Photos: Beth BaderDinner Saturday night with my father-in-law is always “Steak Night.” And before he picks up his fork, he always says, “Wonder what the poor people are eating tonight?”
It’s a harmless statement, really. Kind of like my grandfather’s favorite explanation for how he takes his coffee: “Hot and dark like my women!” (Cringe.)
But if I ever did really wonder what the poor people are eating tonight, I don’t have to anymore. It’s “Beef.” As in, that very generic-looking can of commodity meat with no branding and no label. The ingredients: “Beef, salt.” The source of that meat is probably close to if not the same as the “beef” that ends up in the dog dish. I can’t say for sure, as the label gave no indication of what cut of beef it was or where it came from.
I do know, however, that THAT can is what “the poor people eat” because I, along with 20 friends and coworkers, packed more than a thousand grocery boxes for them at a recent volunteer day for Harvesters Community Food Network, Kansas City’s food bank. Each box contained a large can of a meat-like edible substance; two half-gallon bottles of tomato and orange juice, two boxes of cereal, a large can of milk, canned fruit and vegetables, and canned soup. Each box was sealed and labeled then stacked on a pallet with a hundred others. Each box represented exactly a week’s worth of food for a senior citizen who could not afford to eat otherwise.
Earlier in the day, our team also packed 1,300 “back-snacks” for school kids. The kids take these backpacks full of food home on weekends, when there is no school breakfast and lunch. For many, this is all the food they will get the whole weekend. There’s not much in that bag, and it’s not great food, but pretty similar to what most kids in America eat: milks, cereal, canned meals, snacks and bars, fruit cups.
We had two teams working, packing over 4,000 of these kits for seniors and kids. Each day, volunteers come and do more. In other parts of the massive warehouse, teams are mobilized quickly to sort and distribute produce that is over-ripe and the day-old baked goods.
Mountains of food donated or purchased for cheap are stacked to the ceiling like a Costco on steroids. It seems like an endless food supply. But with more than 60,000 people fed per week from this one building, those shelves empty at an alarming rate. Armies of volunteers are needed weekly to keep up with the ever-increasing need as the number of food insecure in our nation rises.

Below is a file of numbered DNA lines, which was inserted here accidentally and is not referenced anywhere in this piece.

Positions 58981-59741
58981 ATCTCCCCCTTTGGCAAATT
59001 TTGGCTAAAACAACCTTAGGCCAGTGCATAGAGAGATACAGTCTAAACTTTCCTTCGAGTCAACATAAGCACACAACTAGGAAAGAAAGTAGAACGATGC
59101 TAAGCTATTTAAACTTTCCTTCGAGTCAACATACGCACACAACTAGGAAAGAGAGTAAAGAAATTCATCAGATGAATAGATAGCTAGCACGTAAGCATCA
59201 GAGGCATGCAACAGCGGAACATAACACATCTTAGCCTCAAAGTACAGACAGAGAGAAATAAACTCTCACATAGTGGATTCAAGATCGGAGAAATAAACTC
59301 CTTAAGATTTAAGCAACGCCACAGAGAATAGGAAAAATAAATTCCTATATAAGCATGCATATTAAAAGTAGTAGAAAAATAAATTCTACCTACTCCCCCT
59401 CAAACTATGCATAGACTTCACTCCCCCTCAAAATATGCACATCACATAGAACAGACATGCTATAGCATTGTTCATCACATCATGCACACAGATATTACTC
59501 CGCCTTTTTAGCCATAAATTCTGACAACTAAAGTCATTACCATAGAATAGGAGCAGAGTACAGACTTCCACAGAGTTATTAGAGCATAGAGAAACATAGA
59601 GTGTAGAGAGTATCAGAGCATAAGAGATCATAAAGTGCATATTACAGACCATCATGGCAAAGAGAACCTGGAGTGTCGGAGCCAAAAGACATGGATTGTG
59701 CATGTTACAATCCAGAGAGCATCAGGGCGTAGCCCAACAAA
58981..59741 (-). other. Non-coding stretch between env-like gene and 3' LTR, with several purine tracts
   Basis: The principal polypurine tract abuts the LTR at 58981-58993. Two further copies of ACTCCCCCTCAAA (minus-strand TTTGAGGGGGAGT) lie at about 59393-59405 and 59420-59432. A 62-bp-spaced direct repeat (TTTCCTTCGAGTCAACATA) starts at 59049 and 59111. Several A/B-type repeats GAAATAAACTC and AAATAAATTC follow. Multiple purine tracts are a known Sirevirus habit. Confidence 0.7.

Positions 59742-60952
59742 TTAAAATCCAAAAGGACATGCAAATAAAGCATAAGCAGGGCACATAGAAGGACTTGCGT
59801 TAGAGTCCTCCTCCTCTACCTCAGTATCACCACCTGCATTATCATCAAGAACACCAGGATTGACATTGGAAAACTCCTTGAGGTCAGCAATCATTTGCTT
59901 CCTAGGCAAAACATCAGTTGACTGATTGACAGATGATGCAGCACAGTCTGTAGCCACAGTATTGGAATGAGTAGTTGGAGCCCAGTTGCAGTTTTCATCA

And despite this massive effort, there are many who still go without, in Kasnas City and around the nation. In fact, some 100,000 children in my metropolitan area alone are food-insecure.
If you’re not excited by the shop-til-you-drop messages of this holiday season — or even if you are, but want to do something meaningful as well, you’ve got lots of options:
- Donate food. But read this before cleaning out your pantry. The most needed items are not crusty old jars of roasted peppers or quince paste, but staples such as canned vegetables, canned fruit, boxed meals, canned meat, peanut butter, canned soup, and cereal (hot and cold).
- Make time. Take a day to give back and volunteer. Hefting boxes of cans and half-gallon jugs all day is one fine workout for the body and the soul.
- Advocate. The recently passed school-nutrition bill had first proposed taking money from food stamps to fuel the lunch program. Both serve the same needs, so that’s a bit like saying to a kid: “So, do you want to skip lunch or dinner today?” Write Congress and keep up with these kinds of legislation.
- Grow and gather. If those cans of food at the pantry bother you locavores and green thumbs, you can donate your garden’s harvest. You can also teach cooking and nutrition classes, organize harvest gleanings, or just coordinate with other gardeners for a larger donation.
- Spare a little cash. Food banks like Harvesters have special purchasing programs and can buy an unbelievable amount of food for the same dollars spent on those minestrone soups and cans of lima beans tossed in the donation bin.
- Walk a mile in someone’s hungry shoes. Understand what it is to experience that vague phrase “food insecurity” by taking the Food Stamp Challenge as a New Year’s resolution or family project — it would be a fantastic teaching experience for kids. All you have to do is vow to spend the same on groceries for one week as food-stamp recipients get. For a single-person household, that’s $50 for a week. A couple is $91.75, and a family of three is $131.50. And for the Challenge, that has to cover all your food, including fast food or dining out — and no subsisting on the stockpiled ground beef in the freezer. Note that these are the maximum food-stamp benefits available to recipients. The actual average benefit for individuals in the Midwest, for example, is approximately $20 per week.
Editor’s note: If you decide to take the Food Stamp Challenge — or already have — and want to write about it for Grist, drop Bonnie Powell a line.